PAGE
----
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NEWS -- Chess Records & Beyonce

beyonceChess Records Gets Star Treatment; Beyonce To Portray Etta James

by Linda Cain

            Chicago’s Chess Records, the famed independent label that launched the careers of legends like Muddy Waters, Willie Dixon, Little Walter, Howlin’ Wolf, Buddy Guy, Chuck Berry, Bo Diddley and Etta James, will get the Hollywood treatment in an upcoming film produced by and starring Beyonce Knowles.

            Titled, “Cadillac Records,” the film will be set in the 1950s and follow the lives of the label’s founders, Polish immigrants the Chess Brothers, along with the often unstable lives of their artists. Beyonce will portray firebrand singer Etta James and  Oscar winner Adrian Brody is cast as Leonard Chess. Other cast members include Jeffrey Wright (Muddy Waters), Cedric the Entertainer (Willie Dixon) and Columbus Short (Little Walter).

            Darnell Martin wrote the screenplay and the film’s music will be produced by Steve Jordan. Beyonce will record four songs for the soundtrack, to be released on Music World Entertainment and Columbia Records.

            Beyonce has pledged to donate a portion of her fees for the film to help recovering addicts through the Survivor Foundation, a charity run by her family.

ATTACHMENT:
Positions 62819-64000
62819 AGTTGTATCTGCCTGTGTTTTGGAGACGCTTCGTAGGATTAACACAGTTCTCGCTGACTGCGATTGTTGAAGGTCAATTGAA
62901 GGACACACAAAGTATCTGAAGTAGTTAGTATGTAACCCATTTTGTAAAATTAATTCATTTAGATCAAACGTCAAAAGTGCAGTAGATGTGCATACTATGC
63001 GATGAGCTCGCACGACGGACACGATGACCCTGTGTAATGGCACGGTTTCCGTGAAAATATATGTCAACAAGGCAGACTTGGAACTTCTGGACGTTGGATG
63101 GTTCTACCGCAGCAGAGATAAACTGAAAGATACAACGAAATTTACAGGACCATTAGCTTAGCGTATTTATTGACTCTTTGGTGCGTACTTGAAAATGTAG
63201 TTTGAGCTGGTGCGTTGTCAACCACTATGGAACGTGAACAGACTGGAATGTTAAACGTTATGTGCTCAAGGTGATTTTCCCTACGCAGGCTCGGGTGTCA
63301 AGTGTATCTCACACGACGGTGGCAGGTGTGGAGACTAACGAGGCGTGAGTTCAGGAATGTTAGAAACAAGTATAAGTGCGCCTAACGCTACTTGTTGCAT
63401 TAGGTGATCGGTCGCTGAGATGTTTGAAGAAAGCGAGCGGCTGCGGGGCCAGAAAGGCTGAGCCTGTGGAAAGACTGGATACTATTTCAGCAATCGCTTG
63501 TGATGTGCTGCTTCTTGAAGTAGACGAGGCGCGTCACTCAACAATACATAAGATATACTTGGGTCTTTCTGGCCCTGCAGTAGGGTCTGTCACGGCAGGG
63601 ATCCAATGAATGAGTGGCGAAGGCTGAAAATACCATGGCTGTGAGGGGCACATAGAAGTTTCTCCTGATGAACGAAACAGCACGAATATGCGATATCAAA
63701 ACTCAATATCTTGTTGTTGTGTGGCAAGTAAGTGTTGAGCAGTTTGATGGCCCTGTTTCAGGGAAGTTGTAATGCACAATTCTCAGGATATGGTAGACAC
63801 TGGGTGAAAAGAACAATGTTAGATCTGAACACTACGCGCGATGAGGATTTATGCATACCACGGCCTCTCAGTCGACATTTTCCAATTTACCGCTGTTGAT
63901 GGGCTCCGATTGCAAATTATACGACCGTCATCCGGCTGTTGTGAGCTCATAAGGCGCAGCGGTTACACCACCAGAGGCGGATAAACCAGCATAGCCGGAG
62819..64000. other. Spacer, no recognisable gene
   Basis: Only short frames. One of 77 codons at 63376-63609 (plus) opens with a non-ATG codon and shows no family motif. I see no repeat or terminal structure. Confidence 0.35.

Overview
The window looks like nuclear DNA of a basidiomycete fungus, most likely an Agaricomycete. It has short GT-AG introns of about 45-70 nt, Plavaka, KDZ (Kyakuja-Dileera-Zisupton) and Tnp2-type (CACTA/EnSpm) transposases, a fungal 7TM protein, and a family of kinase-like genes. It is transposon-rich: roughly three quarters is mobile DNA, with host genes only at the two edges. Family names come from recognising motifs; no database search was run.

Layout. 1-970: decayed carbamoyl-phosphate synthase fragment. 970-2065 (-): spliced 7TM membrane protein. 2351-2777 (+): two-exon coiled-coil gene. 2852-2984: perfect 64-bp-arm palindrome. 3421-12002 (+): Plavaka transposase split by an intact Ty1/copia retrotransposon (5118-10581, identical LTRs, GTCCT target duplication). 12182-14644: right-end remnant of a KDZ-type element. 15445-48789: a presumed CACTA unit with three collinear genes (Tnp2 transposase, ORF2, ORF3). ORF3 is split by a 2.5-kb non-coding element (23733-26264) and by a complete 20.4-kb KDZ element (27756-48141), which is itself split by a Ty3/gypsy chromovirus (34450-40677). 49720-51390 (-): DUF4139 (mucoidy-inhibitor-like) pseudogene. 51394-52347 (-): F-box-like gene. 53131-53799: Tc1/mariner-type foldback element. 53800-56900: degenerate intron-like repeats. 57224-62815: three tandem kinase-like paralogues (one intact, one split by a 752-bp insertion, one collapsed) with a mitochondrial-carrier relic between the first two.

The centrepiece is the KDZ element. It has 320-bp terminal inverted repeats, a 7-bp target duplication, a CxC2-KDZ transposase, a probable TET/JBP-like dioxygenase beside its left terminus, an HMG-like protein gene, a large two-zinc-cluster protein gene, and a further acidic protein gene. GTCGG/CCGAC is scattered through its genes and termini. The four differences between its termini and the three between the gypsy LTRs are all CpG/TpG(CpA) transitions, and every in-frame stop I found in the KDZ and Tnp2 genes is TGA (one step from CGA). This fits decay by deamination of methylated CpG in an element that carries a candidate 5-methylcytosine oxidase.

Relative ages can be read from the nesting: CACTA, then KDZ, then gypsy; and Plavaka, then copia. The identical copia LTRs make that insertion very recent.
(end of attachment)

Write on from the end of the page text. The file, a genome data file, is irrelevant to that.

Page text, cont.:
The story of the tough and abrasive Chess brothers, Leonard and Phil, along with the incredible talent they discovered and took under their wings is a fascinating tale. Thanks to the indie label’s widespread distribution and airplay, the music created on Chicago’s South Side went on to capture audiences around the world. British invasion bands like The Beatles, Rolling Stones, Led Zeppelin, Eric Clapton, Jeff Beck, The Yardbirds and The Animals, just to name a few, were highly influenced by Chess artists.

The first time the Rolling Stones performed in Chicago, they made a pilgrimage to Chess Studios, located at 2120 S. Michigan Avenue, in hopes of meeting some of their idols. In fact, the band’s name came from a Muddy Waters song. The long-haired Brits recorded most of the songs for their second album, “12x5”, at Chess Studios in 1964-65. One of the Stones’ songs is titled “2120 South Michigan”.

Today the historic Chess building houses the Blues Heaven Foundation, a charitable group founded by the late Willie Dixon.  The studios have been preserved as a museum and rehearsal space. Tours are available and live music concerts are often scheduled.

For more info, visit: www.bluesheaven.com

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